Long before the age of reason, men looked up at the sky through their telescopes in an attempt to find intelligent life and other worlds in the universe, all the while ignoring the intelligent life that exists in front of them and the magical and mesmerising world they live in. While many people consider the possibilities for achievement the human mind and body are capable of, very few travel that path, and so very seldom do men achieve the ultimate satisfaction of becoming who they were meant to be.

Author Richard Dawes returns with a brand new novel ‘Lone Horseman’ which is the fifth title in the Tucson Kid Western series. This brand new saga of the Tucson Kid finds him accompanying a father and daughter on a cattle drive from Nevada to Arizona. A young girl of eighteen, Nora Eddington, seeks new experiences and adventures before going off to college to become a writer. And new experiences are exactly what she gets on this trip. The Tucson Kid as usual is at the forefront of bringing justice to a violent situation, and is also instrumental in transforming this naive but intelligent girl into a mature young woman.

Lone Horseman is different from the other books in the series. The author has narrated the tale from the perspective of a woman recounting her experience of meeting and spending time with the Tucson Kid. And this is where it gets so interesting, because it is fascinating to see how easily Richard slips into the voice of Nora, the ‘writer’ of the Tucson saga in this book. It’s also interesting to see the different ways the story of the Tucson Kid can now be told, since he has already become an established literary hero. That being said, the book still retains all of the elements that make this series so enjoyable, the action, the romance and the intellectual word play are all there. But unlike the lone mission plot line of other books in the series, here it has a more episodic feel with Nora remembering each and every incident and ‘fight’ that furthers the myth of the Tucson Kid.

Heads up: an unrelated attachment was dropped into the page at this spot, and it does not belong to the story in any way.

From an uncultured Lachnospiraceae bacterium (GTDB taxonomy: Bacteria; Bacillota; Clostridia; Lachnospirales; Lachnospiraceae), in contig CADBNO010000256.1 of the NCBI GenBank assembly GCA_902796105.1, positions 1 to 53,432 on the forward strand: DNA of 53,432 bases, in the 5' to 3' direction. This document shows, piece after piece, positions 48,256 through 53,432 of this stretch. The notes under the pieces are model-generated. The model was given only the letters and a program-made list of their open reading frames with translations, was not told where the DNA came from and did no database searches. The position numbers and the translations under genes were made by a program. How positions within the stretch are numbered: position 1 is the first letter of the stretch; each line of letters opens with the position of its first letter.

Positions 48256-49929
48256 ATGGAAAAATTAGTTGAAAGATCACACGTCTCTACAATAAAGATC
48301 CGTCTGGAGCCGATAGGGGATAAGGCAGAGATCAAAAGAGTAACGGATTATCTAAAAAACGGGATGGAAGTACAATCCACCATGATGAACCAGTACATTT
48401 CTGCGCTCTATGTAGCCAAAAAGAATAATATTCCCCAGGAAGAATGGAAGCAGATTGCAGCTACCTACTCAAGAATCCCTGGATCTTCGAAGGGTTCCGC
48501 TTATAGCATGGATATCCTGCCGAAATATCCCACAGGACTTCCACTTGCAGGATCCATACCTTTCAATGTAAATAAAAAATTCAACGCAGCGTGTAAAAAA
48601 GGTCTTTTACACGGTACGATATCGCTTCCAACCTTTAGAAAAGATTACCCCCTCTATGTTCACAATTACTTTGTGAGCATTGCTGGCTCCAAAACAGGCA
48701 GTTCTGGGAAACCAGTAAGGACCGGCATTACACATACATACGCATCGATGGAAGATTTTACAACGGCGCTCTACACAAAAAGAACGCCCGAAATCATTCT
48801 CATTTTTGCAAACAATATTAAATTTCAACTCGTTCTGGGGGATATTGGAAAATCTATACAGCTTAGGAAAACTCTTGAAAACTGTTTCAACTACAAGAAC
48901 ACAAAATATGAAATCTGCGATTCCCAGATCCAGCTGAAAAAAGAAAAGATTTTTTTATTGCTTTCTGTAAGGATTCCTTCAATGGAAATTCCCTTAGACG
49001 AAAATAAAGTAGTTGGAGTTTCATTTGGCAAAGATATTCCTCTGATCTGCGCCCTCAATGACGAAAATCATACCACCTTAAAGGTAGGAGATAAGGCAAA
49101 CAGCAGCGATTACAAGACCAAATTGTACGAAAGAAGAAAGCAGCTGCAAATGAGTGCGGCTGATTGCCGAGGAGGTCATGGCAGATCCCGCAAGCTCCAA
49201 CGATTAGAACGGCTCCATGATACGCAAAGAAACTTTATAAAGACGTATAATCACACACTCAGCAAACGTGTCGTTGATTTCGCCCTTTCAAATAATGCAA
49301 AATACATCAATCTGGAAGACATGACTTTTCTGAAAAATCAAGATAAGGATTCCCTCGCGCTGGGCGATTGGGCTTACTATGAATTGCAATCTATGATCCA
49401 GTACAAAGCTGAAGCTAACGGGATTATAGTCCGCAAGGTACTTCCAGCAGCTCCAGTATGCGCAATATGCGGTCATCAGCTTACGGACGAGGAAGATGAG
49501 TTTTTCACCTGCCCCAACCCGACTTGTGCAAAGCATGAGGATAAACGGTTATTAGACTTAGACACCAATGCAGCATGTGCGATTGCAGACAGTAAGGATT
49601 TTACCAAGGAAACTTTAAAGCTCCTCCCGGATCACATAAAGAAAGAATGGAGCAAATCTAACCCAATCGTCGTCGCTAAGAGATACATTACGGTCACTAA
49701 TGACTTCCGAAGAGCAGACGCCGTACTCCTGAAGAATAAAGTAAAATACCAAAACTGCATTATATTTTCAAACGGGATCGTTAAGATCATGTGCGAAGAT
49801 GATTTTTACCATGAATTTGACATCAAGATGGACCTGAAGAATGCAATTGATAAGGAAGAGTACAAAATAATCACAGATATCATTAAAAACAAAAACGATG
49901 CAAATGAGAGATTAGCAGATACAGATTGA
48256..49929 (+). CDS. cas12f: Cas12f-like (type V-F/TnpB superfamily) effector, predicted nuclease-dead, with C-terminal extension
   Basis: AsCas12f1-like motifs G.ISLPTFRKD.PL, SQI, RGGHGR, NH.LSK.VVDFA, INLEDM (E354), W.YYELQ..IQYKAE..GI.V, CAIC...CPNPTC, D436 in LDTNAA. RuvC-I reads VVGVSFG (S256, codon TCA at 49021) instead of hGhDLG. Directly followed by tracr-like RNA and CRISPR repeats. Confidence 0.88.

In Lone Horseman we are given a different perspective on The Tucson Kid. It's refreshing and interesting to see him through the eyes of a young girl who is also a writer. Since Nora is depicted as a keen observer, the narrative is very detailed and explorative. This time, having the companionship of a naturally curious and inquisitive woman, we get to see the Tucson Kid open up more, and are able to get a better understanding of the inner workings of his psyche. And Tucson as usual is at his intellectual and philosophical best when he’s not shooting people down.

For fans of the series, reading about their favourite Kid in a new light will be a unique experience. For new readers, it will give insight into the writing prowess of Richard Dawes who has successfully created this alternate female voice to tell the tale of this magnificent fighter. Lone Horseman is in some ways a genre defying book for it makes you think a lot and savour the great insight into the human mind that Richard so effortlessly narrates through the Kid.

Life altering and life affirming, the tale of Lone Horseman is as much about Nora Eddington as it is about the Tucson Kid. Called to leave the normal, consensual world given to her by her parents, Nora must step into the dark and dangerous world of struggle, power and achievement inhabited by Tucson. It’s a new direction the author has taken with this book and this effort must be applauded and appreciated. Lone Horseman has made the wait for the next book in the series ‘Comanche Gold’ much more exciting!